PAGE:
I think I became aware of the fact that sexual orientation is supposed to be an important part of one’s identity around 4th or 5th grade. I made a special homemade valentine’s card for another boy who had moved in. I was not romantically interested in him; I meant it as a special gesture of welcome. But he avoided me thereafter. In middle school, my male peers would talk knowingly of which female classmates were “hot,” but would profess utter ignorance about which male classmates were attractive. Female peers did the same. Being male (and straight, though this part went unspoken) meant, so we thought or affected to think, that the attractiveness of the other gender was transparent and that of our own opaque. Which, of course, is utter nonsense.
For as long as I have been attuned to the beauty of the human form, I have been attracted by male beauty as well as by female beauty—though my appreciation of male beauty more easily remains purely aesthetic, while my appreciation of female beauty more easily becomes erotic. And yet with males as well as females I experience the potential for sexual interest. I think that is true of most of us, in some degree—or would be, at least, if our sexuality had not been affected by a particular identity regarding our sexual orientation. For better or worse, my sexuality remained unaffected by my “straight” identity at least in the sense that I continued to experience some sexual interest towards men, even though I was not “supposed to.” For example, there is one scene in “George of the Jungle” whose evident purpose is to accentuate Brendan Fraser’s sexiness—and my response to this scene was similar to the response I would expect in an analogous scene accentuating the sexiness of an actress. This and other similar episodes caused me a great deal of anxiety. Was I actually “gay”?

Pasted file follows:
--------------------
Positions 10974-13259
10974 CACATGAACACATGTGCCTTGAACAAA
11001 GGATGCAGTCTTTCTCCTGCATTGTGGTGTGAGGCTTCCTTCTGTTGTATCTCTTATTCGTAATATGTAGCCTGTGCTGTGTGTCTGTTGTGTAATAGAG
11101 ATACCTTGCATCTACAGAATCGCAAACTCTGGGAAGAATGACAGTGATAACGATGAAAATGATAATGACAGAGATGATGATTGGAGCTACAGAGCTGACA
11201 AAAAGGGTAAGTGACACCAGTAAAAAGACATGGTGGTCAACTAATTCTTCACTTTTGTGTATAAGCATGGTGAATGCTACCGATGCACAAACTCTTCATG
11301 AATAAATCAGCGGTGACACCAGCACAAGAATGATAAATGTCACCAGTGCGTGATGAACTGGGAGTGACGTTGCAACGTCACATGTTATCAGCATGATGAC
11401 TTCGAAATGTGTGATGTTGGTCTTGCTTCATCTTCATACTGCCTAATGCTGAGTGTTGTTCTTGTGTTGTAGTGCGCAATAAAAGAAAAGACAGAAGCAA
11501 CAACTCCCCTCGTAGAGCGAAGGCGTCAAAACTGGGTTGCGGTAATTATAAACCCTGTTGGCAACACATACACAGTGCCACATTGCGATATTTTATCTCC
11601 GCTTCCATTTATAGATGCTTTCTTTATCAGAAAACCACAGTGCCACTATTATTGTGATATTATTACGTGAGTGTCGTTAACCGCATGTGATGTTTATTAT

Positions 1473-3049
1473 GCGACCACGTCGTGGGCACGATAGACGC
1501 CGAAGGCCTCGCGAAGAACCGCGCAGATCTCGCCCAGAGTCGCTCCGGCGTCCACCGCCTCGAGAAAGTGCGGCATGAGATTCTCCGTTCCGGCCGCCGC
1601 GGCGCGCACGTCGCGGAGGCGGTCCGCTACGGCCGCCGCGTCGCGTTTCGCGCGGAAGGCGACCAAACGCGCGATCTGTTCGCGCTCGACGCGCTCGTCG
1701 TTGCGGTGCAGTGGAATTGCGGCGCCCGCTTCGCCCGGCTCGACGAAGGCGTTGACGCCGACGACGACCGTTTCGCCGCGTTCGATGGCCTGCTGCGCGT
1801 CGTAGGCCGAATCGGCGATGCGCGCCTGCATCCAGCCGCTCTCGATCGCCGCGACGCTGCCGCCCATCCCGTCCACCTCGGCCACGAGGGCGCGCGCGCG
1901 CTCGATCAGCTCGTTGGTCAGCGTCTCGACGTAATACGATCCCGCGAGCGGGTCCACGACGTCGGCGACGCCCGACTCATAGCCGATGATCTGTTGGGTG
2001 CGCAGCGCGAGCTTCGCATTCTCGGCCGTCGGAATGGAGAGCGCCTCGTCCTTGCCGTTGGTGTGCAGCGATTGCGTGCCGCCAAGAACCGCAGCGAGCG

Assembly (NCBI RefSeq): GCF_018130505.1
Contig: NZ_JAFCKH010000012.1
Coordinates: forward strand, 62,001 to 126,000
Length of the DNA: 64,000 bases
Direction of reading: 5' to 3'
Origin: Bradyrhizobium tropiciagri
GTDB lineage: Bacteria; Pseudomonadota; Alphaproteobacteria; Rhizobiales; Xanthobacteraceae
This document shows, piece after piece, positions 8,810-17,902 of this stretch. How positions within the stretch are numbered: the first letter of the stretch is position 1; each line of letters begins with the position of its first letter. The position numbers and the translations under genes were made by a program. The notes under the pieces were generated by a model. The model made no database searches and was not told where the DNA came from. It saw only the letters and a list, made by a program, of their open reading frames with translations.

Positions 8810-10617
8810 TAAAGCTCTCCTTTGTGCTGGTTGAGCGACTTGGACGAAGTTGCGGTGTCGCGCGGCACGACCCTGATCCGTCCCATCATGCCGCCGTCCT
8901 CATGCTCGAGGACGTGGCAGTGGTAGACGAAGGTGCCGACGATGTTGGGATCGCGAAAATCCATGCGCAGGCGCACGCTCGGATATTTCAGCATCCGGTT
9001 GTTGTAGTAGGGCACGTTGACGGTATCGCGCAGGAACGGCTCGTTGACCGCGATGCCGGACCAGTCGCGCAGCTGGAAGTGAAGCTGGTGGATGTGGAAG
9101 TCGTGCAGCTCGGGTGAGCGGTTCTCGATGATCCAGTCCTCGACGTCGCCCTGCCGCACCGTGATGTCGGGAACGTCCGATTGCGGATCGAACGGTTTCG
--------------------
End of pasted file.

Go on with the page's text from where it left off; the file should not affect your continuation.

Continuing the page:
The attempt to repress a thought or a feeling often backfires, especially in the sexual context, where the allure of the forbidden is part of the mystique. It was so with me. My anxiety grew to the point where it became clinical, and I received therapy for how to deal with intrusive homoerotic thoughts—thoughts which increasingly corresponded with homoerotic feelings. Therapy helped. Eventually the thoughts became less disturbing to me: so what if I had some gay/bisexual tendencies? I could still act out my sexual identity in the way that conformed to my moral code. (I was and am a Christian).
Kinsey (of Kinsey scale fame) claimed that the subjects of his studies experienced shifts in their sexual orientation, sometimes even from day to day. Some social scientists disagree, but others have achieved the same result. (Here is Wikipedia page on “sexual fluidity,” i.e., change in sexual identity or sexual orientation.) I, at any rate, can testify that my own sexual orientation has shifted, over the last fifteen years. It has moved some indefinable but significant distance from a dominantly “heterosexual” orientation towards “bisexuality” and back again. I am sure that my personal choice as well as my religious and moral convictions played important and complex roles in both shifts, among other things.
It was only after I was able to distance myself from distress over my sexual orientation that I began to think more carefully and more clearly about the whole binary of gay/straight and the taxonomy of homo-/hetero-/bi-/asexual. (For strangely, this binary coexists with this taxonomy even though they are in tension with each other. Perhaps this just goes to show how unthinking we can be in these matters.) Learning a little about the history (i.e., that these categories were not thought to exist until the 19th century, see Part One) was an important part of obtaining clarity. I came to see that all of that anxiety could have been avoided if I had known and adopted the medieval/ancient way of thinking, which conformed more closely to my lived experience.